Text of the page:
Modest Mussorgsky / Sergei Prokofiev Pictures, Sarcasms & Visions (feat. piano: Steven Osborne) Review

Released 2013.  

BBC Review

This sensitive, dynamic recording is a joy, and may even constitute a revelation.

Charlotte Gardner 2013

Steven Osborne has chosen another cornerstone of the Russian piano repertoire as the follow-on to his critically acclaimed recording of Rachmaninov's 24 Preludes, and partnered it superbly with two lesser-known sets of miniatures by Prokofiev.

Mussorgsky composed Pictures at an Exhibition – here titled …from an Exhibition – in the first three weeks of June 1874, inspired by a exhibition mounted in honour of his late friend Viktor Hartmann, an architect, painter and designer who had died suddenly of an aneurysm in his late 30s.

The exhibition featured Hartmann's designs, watercolours and drawings, and Mussorgsky's work consists of musical depictions of 11 of them, interspersed with Promenade interludes designed to represent himself walking between the exhibits in various moods.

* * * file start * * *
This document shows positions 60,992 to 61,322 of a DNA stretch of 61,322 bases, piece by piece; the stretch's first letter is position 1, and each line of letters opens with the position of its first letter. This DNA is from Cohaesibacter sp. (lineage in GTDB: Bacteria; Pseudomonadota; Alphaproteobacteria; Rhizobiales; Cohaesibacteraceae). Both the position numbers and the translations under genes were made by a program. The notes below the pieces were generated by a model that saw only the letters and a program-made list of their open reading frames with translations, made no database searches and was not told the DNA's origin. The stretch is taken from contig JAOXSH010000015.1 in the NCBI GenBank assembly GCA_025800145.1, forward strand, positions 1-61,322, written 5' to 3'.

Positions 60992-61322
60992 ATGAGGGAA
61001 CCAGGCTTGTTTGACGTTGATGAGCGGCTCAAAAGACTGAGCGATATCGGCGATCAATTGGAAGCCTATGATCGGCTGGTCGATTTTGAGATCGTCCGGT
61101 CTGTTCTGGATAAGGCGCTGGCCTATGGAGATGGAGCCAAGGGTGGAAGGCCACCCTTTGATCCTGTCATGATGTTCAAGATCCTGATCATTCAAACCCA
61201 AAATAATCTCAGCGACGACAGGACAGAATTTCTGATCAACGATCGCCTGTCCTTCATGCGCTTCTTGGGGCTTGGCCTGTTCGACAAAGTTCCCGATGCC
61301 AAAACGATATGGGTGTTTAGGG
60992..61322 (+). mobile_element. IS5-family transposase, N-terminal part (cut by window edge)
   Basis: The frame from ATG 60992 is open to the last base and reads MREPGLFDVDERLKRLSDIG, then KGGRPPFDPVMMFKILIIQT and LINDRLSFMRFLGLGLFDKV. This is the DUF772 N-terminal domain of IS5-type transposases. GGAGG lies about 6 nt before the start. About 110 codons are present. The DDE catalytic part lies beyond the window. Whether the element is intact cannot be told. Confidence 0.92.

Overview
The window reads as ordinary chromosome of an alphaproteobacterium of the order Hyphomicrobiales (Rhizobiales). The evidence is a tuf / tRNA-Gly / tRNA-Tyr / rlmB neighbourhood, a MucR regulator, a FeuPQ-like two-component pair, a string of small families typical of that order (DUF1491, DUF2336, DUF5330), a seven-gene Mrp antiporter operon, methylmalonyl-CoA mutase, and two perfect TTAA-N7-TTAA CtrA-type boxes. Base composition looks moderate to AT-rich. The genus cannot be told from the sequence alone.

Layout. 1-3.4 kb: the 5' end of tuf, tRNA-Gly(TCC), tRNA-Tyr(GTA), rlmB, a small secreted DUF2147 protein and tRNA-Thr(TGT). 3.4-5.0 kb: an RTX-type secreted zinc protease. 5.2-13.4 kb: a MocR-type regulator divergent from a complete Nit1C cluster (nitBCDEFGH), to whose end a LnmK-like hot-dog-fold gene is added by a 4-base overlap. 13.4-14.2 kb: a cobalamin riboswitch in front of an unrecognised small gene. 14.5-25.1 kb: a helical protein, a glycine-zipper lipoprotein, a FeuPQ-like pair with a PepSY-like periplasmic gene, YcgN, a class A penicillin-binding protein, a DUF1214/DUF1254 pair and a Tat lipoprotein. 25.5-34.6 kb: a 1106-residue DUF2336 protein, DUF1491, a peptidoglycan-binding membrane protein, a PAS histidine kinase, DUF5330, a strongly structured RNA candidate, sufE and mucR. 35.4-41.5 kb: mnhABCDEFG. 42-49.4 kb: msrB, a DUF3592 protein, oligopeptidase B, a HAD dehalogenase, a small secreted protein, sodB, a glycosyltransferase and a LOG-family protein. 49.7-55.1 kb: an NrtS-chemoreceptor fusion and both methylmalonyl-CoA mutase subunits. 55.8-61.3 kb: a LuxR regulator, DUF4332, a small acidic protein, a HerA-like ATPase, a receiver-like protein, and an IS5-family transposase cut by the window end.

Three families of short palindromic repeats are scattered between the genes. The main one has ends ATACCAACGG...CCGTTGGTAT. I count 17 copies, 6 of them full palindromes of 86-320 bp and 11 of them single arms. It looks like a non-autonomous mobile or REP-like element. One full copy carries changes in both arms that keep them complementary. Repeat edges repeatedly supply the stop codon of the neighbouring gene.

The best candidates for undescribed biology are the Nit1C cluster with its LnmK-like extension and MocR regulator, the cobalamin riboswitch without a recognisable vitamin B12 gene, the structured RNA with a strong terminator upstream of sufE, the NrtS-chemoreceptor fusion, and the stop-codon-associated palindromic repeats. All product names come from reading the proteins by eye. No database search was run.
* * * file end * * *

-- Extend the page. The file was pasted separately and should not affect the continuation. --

It's an extraordinary, multicoloured, often brilliantly virtuosic work, in which moods, textures and colours shift at every turn. However, it's also a work that lends itself with alarming alacrity to bombastic thumping.

Apologies to Mr Mussorgsky, but it's no exaggeration to say that Pictures..., when under the wrong fingers, is more akin to a hellish aural endurance challenge than to a work with which to dazzle and excite.

In this context, Osborne's sensitive, dynamic recording is a joy. Indeed, for many it may constitute an entire revelation: “You mean Pictures… can sound like this?”

He gives us elegantly arched and flowing phrases, an effortless handle on the many virtuosic demands, and a nuanced, sympathetic touch that produces deft, light vivaciousness one moment and firm sobriety the next.

In short, the beauty and variety of Mussorgsky's Pictures are presented in all their glory here, with the sonorous tolls of The Great Gate of Kiev the satisfying climax.

Prokofiev's two later sets of miniatures, the acerbic five Sarcasms (Op.17) of 1912-1914 and the gentler Visions fugitives (Op.22) of 1915-17, constitute an equally satisfying and highly complimentary second half of programme.

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